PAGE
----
file cruzer-autorun.iso from the
SanDisk website. The content of
the CD ROM space is then
replaced with the files contained
in the ISO file.
Pimp my USB Stick
Before the updater of SanDisk downloads the
ISO file, it tries to find the ISO locally in the
same folder as the updater is started from. A
hacked ISO may be put on the stick when the
desired content is put in an ISO named exactly
like the official ISO. The ISO size must not
exceed 6'291'456 bytes in order to work.
U3 USB Stick (In-)Security
Q2/2007 by Martin Suess,
Please notice that the Windows default entry to
view the folder content also appears further
down in the list. Clicking on the injected
command executes the batch file evil_hack.bat
in this example. The last line of the autorun.inf
file causes the evil_hack.bat to be executed
when a user double-clicks on the drive in the
drive overview (under "My Computer") and
even works when autostart is disabled:
Another way is to set up a web server locally
and redirect the request for to
the local web server using the hosts file.
The autostart feature automatically runs the
application defined in the autorun.inf. This file
may be adapted to run malicious code.
The stick may be changed in a way that the
autorun starts the malicious code which then
starts the official launcher application stored on
the memory stick drive. This way it is hard for a
user to determine the difference between a
normal U3 stick and a modified one.
Since nearly no evidence is left on the machine,
it is hard to track such malware. A virus scanner
might detect known malware when the stick is
plugged in through on-access scans. The virus
scanner may also be started manually to search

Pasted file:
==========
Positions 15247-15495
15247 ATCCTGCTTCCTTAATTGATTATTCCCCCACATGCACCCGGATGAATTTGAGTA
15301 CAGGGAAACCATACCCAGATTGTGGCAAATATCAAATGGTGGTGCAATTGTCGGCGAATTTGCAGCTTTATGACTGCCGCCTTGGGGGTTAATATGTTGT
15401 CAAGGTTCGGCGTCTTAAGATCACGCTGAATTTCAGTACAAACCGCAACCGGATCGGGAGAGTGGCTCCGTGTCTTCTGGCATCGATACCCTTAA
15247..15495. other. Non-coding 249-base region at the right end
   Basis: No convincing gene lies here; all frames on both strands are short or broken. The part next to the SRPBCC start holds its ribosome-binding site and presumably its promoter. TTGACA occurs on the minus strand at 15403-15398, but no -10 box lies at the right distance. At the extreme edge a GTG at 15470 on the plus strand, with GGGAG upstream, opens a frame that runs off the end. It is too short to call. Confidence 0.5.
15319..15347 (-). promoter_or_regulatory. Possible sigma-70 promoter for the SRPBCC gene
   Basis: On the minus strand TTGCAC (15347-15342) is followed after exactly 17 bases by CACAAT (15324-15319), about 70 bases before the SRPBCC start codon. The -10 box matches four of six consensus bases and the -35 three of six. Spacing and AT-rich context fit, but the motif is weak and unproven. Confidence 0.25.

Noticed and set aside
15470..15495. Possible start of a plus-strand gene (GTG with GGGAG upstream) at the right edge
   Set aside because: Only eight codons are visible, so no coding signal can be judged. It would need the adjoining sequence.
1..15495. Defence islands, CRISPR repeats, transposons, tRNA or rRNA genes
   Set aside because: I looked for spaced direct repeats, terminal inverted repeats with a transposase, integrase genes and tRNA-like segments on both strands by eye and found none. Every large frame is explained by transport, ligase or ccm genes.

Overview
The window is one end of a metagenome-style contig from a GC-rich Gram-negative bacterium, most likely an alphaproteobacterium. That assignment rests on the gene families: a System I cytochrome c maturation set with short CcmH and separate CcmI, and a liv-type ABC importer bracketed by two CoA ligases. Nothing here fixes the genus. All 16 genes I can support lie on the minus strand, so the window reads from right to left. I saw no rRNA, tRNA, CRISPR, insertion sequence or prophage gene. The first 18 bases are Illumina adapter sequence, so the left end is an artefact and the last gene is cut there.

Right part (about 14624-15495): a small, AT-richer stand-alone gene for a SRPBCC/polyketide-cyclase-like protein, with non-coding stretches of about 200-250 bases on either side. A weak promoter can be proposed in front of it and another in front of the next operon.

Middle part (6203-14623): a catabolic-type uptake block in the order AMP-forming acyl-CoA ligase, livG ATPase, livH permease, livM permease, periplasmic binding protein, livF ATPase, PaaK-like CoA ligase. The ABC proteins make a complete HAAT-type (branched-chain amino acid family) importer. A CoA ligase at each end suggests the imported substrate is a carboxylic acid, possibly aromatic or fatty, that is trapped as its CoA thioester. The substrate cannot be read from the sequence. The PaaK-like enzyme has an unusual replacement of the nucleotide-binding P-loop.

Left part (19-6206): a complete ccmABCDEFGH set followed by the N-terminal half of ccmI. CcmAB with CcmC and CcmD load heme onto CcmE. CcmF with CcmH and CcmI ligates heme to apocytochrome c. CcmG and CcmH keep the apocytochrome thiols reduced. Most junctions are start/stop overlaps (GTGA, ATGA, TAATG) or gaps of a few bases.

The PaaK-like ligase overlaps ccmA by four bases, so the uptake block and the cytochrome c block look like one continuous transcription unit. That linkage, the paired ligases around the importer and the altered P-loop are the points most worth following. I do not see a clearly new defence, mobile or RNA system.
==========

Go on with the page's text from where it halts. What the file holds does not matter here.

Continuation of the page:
the drives.
This technique clearly aims on social
engineering but also works for normal, non-U3,
USB sticks.
Small, Yet Powerful
When a USB stick drive it is plugged in,
Windows will, by default, ask which action to
execute. Such actions can be defined with an
additional autorun.inf on the USB stick:
Using the possibilities of this new technology,
many scenarios come to mind. Let's have a
quick thought on the options:
1. A memory stick which is prepared to gather
information on every machine it is plugged
in and executed. The information is packed
and stored on the stick. The software could
steal passwords, confidential documents
and more. Nearly no evidence remains on
the system - a forensic nightmare. This is
also known as pod-slurping [5].
action=Open folder to view files
What happens when you plug in a stick
prepared like this? Autorun starts the following
2. The stick could contain a program that
installs itself on every system it is plugged
in and executed. Once it is installed on the
system it could monitor users, copy data
from the system and memory sticks which